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Undiscovered 1917 Halifax Explosion photos surface in UK

J

jollyjacktar

Guest
I listened to the daughter being interviewed on radio the other day.  Very interesting to hear of her father and his experiences on the day and afterwards.  These photos are previously unknown and were taken from one of the ships in harbour that day.  Photos and a video at story link below.

Unique photographs taken by WWI sailor show the biggest manmade explosion in history when two warships crashed into each other
Photos, which emerged nearly 100 years after the event, show the moment two ships collided, killing 2,000 people
They were taken by Royal Navy Lt Victor Magnus who was based in Halifax, Nova Scotia, Canada, in December 1917
During 'The Halifax Explosion', SS Mont-Blanc from France, loaded with wartime explosives, collided with SS Imo
Experts believe the huge blast was the largest manmade explosion prior to the development of nuclear weapons
The photos, now at Imperial War Museum, were found by sailor's daughter Ann Foreman, 89, from Hayle, Cornwall

By Steph Cockroft for MailOnline

Published: 15:38 GMT, 19 November 2014  | Updated: 17:42 GMT, 19 November 2014

These unique photographs taken during the First World War by a British sailor show the biggest manmade explosion in history, when two warships crashed into one another, killing 2,000 people.

The photos, taken by Royal Navy Lt Victor Magnus, have emerged nearly 100 years after they were taken and show the moment a French and Norwegian ship dramatically collided in what has become known as 'The Halifax Explosion'.

During the incident, the SS Mont-Blanc - a ship from France fully loaded with wartime explosives - collided with SS Imo from Norway. The French ship then blew up, nearly wiping out an entire district.  Experts say the blast was the largest manmade explosion prior to the development of nuclear weapons - with an equivalent force of roughly 2.9 kilotons of TNT.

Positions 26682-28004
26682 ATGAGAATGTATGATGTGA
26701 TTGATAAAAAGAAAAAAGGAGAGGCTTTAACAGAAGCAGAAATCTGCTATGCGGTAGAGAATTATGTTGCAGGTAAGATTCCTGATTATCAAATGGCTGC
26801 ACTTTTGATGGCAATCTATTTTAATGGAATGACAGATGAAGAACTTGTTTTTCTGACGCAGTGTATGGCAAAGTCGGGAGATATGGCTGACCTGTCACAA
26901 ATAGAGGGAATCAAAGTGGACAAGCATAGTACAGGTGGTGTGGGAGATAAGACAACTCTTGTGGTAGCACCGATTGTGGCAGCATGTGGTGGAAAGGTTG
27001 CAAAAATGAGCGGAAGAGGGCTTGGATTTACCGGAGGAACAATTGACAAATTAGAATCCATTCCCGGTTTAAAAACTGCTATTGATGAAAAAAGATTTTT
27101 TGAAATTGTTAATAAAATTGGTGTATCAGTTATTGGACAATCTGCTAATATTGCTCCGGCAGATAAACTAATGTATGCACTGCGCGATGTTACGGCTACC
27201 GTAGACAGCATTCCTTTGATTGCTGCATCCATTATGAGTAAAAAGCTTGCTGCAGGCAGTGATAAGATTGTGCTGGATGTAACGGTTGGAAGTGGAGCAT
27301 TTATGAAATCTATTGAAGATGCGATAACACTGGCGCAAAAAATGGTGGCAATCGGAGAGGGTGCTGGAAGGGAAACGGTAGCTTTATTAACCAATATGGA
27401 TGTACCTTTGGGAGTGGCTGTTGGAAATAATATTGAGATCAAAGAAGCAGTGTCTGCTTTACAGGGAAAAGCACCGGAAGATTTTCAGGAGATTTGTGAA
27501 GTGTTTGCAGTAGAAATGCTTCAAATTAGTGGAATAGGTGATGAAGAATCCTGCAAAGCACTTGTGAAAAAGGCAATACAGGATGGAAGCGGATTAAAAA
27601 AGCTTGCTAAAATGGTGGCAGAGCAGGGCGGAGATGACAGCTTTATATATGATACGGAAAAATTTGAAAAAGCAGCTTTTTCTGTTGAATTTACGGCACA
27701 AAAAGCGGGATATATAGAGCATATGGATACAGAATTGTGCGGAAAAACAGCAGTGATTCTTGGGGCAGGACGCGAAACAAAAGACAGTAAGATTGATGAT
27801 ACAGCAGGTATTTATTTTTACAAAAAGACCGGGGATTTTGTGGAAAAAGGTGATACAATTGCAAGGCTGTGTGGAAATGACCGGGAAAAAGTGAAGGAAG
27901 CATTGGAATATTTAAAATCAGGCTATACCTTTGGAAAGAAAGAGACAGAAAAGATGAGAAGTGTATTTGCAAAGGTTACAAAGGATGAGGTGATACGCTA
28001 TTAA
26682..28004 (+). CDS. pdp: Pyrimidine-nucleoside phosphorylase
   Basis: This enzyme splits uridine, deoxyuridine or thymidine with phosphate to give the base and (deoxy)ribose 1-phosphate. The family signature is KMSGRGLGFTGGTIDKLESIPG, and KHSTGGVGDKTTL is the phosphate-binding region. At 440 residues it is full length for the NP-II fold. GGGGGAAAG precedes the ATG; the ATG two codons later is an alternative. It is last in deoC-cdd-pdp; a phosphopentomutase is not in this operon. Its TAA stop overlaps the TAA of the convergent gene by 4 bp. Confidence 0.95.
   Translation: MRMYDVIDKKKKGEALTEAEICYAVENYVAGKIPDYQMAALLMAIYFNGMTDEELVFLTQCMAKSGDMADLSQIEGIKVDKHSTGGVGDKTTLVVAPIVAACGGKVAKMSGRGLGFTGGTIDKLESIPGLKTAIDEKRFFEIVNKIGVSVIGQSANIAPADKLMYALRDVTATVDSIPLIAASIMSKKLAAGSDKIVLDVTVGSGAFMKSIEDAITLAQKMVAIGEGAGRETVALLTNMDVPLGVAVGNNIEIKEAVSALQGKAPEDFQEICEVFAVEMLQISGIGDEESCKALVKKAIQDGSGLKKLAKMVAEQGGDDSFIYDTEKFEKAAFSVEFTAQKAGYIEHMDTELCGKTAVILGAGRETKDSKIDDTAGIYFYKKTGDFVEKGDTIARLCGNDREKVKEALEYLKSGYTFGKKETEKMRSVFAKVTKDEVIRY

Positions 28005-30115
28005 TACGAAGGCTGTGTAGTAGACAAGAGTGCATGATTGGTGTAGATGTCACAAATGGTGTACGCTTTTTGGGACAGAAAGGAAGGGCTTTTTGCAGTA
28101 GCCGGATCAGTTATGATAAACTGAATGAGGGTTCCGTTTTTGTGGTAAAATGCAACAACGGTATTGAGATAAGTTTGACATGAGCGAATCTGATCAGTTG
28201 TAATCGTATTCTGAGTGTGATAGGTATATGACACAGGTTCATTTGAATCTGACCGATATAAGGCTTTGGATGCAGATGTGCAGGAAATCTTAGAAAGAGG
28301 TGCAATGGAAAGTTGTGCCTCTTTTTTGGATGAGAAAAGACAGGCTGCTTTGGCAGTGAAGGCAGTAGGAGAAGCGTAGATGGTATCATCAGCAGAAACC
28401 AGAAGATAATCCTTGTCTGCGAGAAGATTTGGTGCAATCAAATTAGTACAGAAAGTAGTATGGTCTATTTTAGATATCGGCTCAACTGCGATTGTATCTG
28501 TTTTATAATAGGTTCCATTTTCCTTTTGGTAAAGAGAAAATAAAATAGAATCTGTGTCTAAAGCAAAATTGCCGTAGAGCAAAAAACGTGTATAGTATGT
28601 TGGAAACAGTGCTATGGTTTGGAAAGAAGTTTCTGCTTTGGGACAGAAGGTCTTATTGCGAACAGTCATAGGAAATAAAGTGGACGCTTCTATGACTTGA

Amateur photographer Victor, who was based in Halifax in the Canadian state of Nova Scotia, was said to 'always had a camera around his neck' and was able to grab a series of shots of the original 'big bang'.

The photos have now been found by his daughter Ann Foreman, 89, who discovered them among photo albums in a drawer.  She had no idea a slice of history had been gathering dust in her home for nearly 100 years.

Mrs Foreman, from Hayle in Cornwall, who served in the land army, has now taken them to the Imperial War Museum, London.

She said: 'My father was a great photographer. He always had a camera around his neck. He would take photos all the time. He never asked anyone to pose or anything. He just snapped away.  'It was just a coincidence that he was at the Halifax disaster. The actual explosion was a a massive amount of smoke.  'He was very lucky to survive, especially as it destroyed the town. He took some photos on the shore and it looked like the London Blitz.  'The whole situation of finding the photos has made it very real. I'm just so proud of him. He never talked about this and this is the first time seeing them. It's extraordinary.'

After the war, Victor went back to his job as a Marine Underwriter in Essex, before serving in the home guard during the Second World War.
Although later leaving the role to become an apple farmer, he always loved the sea and was the Commodore of Essex Yacht Club.  He was married for his whole life, had three children and six grandchildren, and died in 1969.

'He was very lucky to survive, especially as it destroyed the town. He took some photos on the shore and it looked like the London Blitz.  'The whole situation of finding the photos has made it very real. I'm just so proud of him. He never talked about this and this is the first time seeing them. It's extraordinary.'

After the war, Victor went back to his job as a Marine Underwriter in Essex, before serving in the home guard during the Second World War.
Although later leaving the role to become an apple farmer, he always loved the sea and was the Commodore of Essex Yacht Club.  He was married for his whole life, had three children and six grandchildren, and died in 1969.

Read more: http://www.dailymail.co.uk/news/article-2841066/Unique-photographs-taken-WWI-sailor-biggest-manmade-explosion-history-two-warships-crashed-other.html#ixzz3JYLRJs00
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